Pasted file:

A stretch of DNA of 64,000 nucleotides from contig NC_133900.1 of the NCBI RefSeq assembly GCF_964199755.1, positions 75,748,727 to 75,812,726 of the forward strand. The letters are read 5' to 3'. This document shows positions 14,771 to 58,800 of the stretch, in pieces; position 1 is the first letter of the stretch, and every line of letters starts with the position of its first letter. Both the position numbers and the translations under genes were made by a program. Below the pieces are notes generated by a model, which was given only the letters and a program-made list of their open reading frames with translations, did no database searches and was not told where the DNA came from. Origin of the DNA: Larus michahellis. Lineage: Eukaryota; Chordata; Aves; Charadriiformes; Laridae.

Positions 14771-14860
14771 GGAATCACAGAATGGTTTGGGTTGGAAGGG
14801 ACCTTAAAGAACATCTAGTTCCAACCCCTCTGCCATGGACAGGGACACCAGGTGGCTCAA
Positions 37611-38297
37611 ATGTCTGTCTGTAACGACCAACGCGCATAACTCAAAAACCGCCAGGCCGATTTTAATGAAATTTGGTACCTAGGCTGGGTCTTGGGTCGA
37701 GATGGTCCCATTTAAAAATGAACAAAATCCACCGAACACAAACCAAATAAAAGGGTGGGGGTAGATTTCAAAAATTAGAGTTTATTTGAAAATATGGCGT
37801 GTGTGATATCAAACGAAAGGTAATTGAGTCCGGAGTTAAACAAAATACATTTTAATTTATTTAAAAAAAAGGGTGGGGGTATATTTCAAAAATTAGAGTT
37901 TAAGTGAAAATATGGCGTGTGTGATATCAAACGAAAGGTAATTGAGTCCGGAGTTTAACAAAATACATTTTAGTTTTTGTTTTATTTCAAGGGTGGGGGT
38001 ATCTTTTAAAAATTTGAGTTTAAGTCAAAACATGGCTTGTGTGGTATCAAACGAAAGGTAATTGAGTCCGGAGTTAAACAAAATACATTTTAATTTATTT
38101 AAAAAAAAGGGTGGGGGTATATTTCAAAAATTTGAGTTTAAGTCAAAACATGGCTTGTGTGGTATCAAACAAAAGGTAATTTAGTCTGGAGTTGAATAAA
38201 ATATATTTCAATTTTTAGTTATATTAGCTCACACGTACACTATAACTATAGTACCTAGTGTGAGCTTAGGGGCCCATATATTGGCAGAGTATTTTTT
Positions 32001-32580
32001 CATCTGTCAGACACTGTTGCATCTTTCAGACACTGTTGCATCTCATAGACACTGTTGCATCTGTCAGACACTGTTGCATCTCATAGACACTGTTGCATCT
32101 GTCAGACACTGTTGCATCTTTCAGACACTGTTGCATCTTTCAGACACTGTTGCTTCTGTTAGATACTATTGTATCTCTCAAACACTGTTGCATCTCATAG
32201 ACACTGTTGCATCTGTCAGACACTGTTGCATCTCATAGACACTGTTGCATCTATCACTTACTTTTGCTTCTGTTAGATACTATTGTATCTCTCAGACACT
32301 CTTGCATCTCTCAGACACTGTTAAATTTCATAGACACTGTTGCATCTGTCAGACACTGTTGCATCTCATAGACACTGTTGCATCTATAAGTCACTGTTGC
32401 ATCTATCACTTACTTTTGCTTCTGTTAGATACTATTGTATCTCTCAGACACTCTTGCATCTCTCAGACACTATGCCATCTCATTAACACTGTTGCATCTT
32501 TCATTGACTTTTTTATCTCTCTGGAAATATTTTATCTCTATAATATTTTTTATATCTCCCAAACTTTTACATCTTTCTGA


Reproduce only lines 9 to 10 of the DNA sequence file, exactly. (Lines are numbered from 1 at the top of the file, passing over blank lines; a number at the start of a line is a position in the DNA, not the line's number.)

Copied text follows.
37901 TAAGTGAAAATATGGCGTGTGTGATATCAAACGAAAGGTAATTGAGTCCGGAGTTTAACAAAATACATTTTAGTTTTTGTTTTATTTCAAGGGTGGGGGT
38001 ATCTTTTAAAAATTTGAGTTTAAGTCAAAACATGGCTTGTGTGGTATCAAACGAAAGGTAATTGAGTCCGGAGTTAAACAAAATACATTTTAATTTATTT